With ballots for Washington’s top-two primary streaming in to county elections offices, state officials are unveiling a Web site to help voters with their ballots and registration.
The new site, dubbed MyVote, allows voters to check their registered address and correct it if it’s wrong. They can also see which candidates are on their ballots and go to the state’s Voter Guide to see those candidates’ entries. The site lists places where voters can drop off ballots if they don’t want to put them in the mail.
Secretary of State Sam Reed said voters seem to prefer the new voting system, in which they can vote for any candidate in each race, to the “pick a party” primary in 2004 and 2006. In those years, voters could cast a ballot that had only one of the major party’s candidates on it.
Under the previous system, “I was getting an e-mail on the average of every two seconds, and they were not kind e-mails,” Reed said at a press conference Wednesday in Spokane. Voters didn’t like being restricted to a single party, he said.
The top-two primary closely resembles the system called a blanket primary, in place between 1935 and 2003, when it was ruled unconstitutional by federal courts. The two candidates getting the most votes will move to the general election, regardless of their stated party preference. That means it’s possible for the general election race to be between two Democrats or two Republicans, one major party candidate and one minor party candidate, or two minor party candidates.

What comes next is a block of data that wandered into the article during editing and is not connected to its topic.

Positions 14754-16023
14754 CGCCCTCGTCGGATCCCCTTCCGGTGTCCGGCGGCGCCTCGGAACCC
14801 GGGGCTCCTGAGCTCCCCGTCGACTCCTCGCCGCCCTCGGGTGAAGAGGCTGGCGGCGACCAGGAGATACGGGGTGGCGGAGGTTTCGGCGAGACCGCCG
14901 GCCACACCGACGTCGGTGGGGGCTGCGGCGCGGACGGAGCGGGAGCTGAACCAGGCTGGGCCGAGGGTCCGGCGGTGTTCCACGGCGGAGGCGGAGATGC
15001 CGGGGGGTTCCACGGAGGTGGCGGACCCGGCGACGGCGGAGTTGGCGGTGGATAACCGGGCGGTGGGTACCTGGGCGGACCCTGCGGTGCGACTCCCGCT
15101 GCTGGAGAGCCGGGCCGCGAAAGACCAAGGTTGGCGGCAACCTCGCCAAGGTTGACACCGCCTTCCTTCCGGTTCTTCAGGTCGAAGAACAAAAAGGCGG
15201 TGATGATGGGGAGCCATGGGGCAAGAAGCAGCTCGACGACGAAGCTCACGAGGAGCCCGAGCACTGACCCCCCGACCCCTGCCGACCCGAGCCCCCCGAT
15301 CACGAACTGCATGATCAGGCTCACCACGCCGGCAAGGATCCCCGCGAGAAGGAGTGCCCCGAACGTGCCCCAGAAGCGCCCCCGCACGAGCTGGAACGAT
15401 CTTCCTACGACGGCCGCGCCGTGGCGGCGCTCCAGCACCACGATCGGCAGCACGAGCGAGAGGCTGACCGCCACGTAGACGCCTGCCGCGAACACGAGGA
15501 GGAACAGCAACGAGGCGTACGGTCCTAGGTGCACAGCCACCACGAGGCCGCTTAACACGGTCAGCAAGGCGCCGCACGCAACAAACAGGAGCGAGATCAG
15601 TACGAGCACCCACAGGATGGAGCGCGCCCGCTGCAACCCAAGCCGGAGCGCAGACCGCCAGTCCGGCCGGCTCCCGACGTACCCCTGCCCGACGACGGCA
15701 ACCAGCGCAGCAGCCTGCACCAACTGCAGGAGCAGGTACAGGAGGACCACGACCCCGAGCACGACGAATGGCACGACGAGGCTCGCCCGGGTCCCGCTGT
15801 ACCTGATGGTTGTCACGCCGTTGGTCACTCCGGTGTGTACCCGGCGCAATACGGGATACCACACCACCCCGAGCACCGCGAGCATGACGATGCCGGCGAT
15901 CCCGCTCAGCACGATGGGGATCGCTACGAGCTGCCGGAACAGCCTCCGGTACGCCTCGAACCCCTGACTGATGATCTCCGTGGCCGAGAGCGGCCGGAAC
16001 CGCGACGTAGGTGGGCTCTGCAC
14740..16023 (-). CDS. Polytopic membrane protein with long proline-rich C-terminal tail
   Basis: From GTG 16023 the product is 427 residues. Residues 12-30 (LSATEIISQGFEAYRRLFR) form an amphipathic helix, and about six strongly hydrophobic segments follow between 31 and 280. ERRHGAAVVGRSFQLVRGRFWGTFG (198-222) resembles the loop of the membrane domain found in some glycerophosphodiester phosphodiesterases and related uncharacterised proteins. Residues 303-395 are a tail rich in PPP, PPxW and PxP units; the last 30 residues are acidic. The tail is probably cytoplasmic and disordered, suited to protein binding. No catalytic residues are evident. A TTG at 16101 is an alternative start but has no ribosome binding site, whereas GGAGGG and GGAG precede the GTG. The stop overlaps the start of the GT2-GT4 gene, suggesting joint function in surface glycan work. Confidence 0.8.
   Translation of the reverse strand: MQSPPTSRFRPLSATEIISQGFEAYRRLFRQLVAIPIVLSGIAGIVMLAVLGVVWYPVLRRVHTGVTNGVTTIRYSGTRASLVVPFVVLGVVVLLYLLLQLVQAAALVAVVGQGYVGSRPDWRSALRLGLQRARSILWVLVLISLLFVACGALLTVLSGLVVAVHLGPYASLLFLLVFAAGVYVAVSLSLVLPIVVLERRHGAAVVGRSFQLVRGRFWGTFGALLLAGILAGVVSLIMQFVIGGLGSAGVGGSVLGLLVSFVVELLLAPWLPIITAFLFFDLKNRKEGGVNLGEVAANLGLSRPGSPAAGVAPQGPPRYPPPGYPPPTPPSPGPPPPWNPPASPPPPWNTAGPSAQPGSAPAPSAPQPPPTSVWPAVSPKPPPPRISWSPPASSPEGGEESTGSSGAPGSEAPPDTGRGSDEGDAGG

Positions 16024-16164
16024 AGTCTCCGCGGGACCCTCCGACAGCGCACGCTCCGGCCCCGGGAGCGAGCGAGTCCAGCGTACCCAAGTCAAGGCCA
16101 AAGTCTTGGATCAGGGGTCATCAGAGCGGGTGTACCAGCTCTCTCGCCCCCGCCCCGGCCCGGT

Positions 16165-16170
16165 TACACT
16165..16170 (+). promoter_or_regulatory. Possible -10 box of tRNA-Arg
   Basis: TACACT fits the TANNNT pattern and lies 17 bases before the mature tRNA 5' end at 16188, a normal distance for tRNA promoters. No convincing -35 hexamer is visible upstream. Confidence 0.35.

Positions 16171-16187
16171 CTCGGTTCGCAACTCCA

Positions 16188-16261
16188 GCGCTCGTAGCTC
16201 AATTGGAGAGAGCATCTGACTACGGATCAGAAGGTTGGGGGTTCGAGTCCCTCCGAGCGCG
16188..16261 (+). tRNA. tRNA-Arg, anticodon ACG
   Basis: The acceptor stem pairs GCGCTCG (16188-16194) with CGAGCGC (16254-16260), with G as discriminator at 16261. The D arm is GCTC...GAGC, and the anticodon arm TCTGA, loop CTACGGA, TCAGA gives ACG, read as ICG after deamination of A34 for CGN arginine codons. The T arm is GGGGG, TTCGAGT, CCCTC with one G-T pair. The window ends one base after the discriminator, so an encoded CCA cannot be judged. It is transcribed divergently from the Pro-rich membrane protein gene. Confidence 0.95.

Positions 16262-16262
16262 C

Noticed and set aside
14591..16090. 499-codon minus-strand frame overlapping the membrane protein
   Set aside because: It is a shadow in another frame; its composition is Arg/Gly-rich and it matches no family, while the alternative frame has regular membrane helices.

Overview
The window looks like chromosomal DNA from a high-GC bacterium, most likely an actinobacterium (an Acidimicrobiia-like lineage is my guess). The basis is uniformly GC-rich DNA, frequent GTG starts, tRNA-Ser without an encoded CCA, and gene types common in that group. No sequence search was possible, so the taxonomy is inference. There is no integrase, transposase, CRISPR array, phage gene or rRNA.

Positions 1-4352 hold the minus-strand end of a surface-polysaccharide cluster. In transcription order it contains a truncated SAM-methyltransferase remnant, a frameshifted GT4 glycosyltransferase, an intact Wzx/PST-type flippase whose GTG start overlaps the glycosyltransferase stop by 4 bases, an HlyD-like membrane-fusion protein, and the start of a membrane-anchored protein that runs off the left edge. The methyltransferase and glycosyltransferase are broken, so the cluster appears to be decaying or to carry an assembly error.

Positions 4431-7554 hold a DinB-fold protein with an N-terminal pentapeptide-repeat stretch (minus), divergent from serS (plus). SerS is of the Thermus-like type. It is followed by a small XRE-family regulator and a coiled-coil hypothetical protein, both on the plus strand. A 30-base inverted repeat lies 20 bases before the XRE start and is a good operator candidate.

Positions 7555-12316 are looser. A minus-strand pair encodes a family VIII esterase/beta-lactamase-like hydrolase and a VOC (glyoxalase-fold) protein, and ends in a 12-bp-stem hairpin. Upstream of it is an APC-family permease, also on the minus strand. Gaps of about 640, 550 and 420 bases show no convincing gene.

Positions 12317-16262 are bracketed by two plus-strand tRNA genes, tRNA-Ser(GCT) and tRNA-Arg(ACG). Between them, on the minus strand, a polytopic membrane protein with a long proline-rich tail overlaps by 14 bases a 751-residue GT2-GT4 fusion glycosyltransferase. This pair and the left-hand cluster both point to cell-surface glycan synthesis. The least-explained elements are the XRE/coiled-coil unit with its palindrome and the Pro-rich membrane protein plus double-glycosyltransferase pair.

The biggest change is for minor party candidates, Reed said. But it’s a good-news, bad-news kind of change.
“The good news for them, it’s the easiest and best access to the ballot of any state in America,” Reed said. All they needed to do was file a candidacy petition and state a party preference.
The bad news: It will be difficult for minor party candidates to finish first or second in the primary and advance to the general election in most races, he said.
“There’s always a possibility of a Green Party candidate making it in Seattle, or a Libertarian candidate over here in Eastern Washington,” Reed said.
Under previous systems, minor party candidates bypassed the primary and went directly to the general election if they filed enough signatures. “There are no free passes anymore,” he said.
Reed predicted a statewide turnout of 46 percent, which would be higher than 2004 or 2006. Spokane County Auditor Vicky Dalton said her office has received nearly 19,000 ballots, just under 8 percent of the nearly 244,000 mailed out last week.